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interests of others may suggest. They do not admit that the sovereigns of one continent, or of a particular community of states, can legislate for all others.
Leaving the trans-atlantic nations to adjust their political system in the way they may think best for their common welfare, the inde pendent powers of this continent may well assert the right to be exempt from all annoying interference on their part. Systematic abstinence from intimate political connexion with distant foreign nations, does not conflict with giving the widest range to our foreign commerce. This distinction, so clearly marked in history, seems to have been overlooked, or disregarded, by some leading foreign states. Our refusal to be brought within, and subjected to, their peculiar system, has, I fear, created a jealous distrust of our conduct, and induced, on their part, occasional acts of disturbing effect upon our foreign relations. Our present attitude and past course give assurances, which should not be questioned, that our purposes are not aggressive, nor threatening to the safety and welfare of other nations. Our military establishment, in time of peace, is adapted to maintain exterior defences, and to preserve order among the aboriginal tribes within the limits of the Union. Our naval force is intended only for the protection of our citizens abroad, and of our commerce, diffused, as it is, over all the seas of the globe. The government of the United States, being essentially pacific in policy, stands prepared to repel invasion by the voluntary service of a patriotic people, and provides no permanent means of foreign aggression. These considerations should allay all apprehension that we are disposed to encroach on the rights, or endanger the security, of other states.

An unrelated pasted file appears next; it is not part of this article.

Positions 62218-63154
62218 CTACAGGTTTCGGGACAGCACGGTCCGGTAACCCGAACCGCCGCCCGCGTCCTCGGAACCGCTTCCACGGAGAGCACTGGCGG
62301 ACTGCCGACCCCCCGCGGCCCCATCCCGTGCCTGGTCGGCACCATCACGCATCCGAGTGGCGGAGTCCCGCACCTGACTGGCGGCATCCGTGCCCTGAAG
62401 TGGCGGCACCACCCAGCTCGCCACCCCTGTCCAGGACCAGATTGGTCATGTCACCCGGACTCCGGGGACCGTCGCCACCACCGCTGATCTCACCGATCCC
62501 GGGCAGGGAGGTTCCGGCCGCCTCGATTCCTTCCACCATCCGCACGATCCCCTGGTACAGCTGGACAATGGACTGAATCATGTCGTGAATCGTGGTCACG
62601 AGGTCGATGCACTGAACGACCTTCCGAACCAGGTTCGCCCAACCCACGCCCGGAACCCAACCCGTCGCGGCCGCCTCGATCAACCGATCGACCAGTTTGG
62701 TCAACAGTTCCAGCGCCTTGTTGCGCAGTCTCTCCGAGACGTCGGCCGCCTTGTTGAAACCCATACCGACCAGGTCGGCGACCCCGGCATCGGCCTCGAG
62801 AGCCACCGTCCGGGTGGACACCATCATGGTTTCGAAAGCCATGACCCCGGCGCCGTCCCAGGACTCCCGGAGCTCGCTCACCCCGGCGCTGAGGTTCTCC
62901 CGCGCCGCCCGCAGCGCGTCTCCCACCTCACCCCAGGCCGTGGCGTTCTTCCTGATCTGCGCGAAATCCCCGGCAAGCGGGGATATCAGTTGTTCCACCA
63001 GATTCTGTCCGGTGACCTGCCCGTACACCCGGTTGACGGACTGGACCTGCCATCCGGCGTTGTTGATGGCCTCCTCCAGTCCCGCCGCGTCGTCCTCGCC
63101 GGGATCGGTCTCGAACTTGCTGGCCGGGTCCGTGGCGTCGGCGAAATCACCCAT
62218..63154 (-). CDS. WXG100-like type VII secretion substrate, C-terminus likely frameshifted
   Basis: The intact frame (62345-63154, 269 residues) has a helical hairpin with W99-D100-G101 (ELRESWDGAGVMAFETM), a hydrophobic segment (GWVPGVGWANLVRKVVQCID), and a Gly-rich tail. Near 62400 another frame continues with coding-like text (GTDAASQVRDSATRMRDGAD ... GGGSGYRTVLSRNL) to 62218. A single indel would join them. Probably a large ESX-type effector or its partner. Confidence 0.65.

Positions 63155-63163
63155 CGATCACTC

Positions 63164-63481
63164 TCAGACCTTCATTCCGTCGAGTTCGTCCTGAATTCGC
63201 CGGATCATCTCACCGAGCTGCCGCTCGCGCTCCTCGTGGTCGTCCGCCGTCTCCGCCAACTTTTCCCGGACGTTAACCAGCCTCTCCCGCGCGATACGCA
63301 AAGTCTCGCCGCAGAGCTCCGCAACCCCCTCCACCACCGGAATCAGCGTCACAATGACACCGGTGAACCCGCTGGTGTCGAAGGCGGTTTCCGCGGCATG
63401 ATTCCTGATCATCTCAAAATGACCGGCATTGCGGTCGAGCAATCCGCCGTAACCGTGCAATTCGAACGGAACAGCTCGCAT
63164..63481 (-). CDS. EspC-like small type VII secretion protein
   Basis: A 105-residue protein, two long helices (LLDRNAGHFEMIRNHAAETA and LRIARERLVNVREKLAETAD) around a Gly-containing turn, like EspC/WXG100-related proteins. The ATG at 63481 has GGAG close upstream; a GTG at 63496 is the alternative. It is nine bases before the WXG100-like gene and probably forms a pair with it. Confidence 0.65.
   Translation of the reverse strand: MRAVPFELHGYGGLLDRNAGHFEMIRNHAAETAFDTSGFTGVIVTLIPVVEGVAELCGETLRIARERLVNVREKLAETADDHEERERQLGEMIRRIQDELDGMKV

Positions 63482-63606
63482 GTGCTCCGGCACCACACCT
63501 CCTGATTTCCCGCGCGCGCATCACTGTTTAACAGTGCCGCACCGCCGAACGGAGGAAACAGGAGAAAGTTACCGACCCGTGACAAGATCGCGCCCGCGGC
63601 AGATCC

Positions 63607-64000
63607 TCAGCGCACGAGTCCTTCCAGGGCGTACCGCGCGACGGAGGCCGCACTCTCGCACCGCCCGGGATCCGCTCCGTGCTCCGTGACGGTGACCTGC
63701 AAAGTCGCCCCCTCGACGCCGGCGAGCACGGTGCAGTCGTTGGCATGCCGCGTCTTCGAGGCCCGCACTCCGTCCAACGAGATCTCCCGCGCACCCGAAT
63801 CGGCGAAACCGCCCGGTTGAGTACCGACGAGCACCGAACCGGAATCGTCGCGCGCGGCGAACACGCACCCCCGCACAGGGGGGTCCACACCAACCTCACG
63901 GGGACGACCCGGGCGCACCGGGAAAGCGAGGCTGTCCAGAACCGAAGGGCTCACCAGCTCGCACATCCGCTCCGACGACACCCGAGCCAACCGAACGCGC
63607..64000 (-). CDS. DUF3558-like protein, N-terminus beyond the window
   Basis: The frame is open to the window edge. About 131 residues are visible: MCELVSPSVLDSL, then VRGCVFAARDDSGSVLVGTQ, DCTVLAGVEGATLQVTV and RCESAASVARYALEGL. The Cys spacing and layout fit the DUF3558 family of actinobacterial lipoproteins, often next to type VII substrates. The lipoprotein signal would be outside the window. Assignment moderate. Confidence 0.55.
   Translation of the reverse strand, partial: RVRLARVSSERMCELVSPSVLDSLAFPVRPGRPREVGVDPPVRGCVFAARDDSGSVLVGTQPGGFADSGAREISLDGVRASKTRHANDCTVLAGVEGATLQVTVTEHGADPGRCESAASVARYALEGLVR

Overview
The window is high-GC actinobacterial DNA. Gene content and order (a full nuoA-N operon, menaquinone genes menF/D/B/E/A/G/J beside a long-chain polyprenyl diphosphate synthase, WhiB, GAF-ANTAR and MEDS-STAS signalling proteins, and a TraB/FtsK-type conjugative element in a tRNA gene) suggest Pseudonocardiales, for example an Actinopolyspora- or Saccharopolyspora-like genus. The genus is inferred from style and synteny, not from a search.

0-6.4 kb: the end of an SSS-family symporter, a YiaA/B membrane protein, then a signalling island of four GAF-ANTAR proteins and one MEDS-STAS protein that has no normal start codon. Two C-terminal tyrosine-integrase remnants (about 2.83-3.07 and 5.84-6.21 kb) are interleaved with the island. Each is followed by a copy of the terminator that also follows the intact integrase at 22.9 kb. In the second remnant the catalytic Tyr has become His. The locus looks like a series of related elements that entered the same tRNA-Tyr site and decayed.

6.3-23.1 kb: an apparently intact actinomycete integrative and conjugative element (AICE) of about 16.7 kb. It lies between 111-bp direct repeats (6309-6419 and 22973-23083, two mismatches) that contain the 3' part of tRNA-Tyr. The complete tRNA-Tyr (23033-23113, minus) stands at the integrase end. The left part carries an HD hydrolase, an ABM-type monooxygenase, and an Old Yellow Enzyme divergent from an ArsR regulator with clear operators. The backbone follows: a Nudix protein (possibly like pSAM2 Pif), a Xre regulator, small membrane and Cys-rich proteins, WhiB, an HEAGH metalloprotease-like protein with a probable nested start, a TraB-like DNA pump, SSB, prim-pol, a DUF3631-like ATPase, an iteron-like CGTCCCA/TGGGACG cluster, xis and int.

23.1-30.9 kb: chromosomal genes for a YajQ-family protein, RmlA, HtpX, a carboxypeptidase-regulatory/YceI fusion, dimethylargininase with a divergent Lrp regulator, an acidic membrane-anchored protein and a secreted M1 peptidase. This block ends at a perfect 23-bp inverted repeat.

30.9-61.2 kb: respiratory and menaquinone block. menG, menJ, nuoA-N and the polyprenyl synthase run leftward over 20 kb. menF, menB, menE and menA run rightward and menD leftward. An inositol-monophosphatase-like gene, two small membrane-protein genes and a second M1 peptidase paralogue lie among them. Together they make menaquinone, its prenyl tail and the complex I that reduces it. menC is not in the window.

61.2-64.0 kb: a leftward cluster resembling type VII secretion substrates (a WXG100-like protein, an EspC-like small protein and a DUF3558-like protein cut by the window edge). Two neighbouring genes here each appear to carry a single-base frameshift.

Some European powers have regarded with disquieting concern the territorial expansion of the United States. This rapid growth has resulted from the legitimate exercise of sovereign rights, belonging alike to all nations, and by many liberally exercised. Under such circumstances, it could hardly have been expected that those among them which have, within a comparatively recent period, subdued and absorbed ancient kingdoms, planted their standards on every continent, and now possess, or claim the control of, the islands of every ocean as their appropriate domain, would look with unfriendly sentiments upon the acquisitions of this country, in every instance honorably obtained, or would feel themselves justified in imputing our advancement to a spirit of aggression or to a passion for political predominance.
Our foreign commerce has reached a magnitude and extent nearly equal to that of the first maritime power of the earth, and exceeding that of any other. Over this great interest, in which not only our merchants, but all classes of citizens, at least indirectly, are concerned, it is the duty of the executive and legislative branches of the government to exercise a careful supervision, and adopt proper measures for its protection. The policy which I have had in view, in regard to this interest, embraces its future as well as its present security.
Long experience has shown that, in general, when the principal powers of Europe are engaged in war, the rights of neutral nations are endangered. This consideration led, in the progress of the war of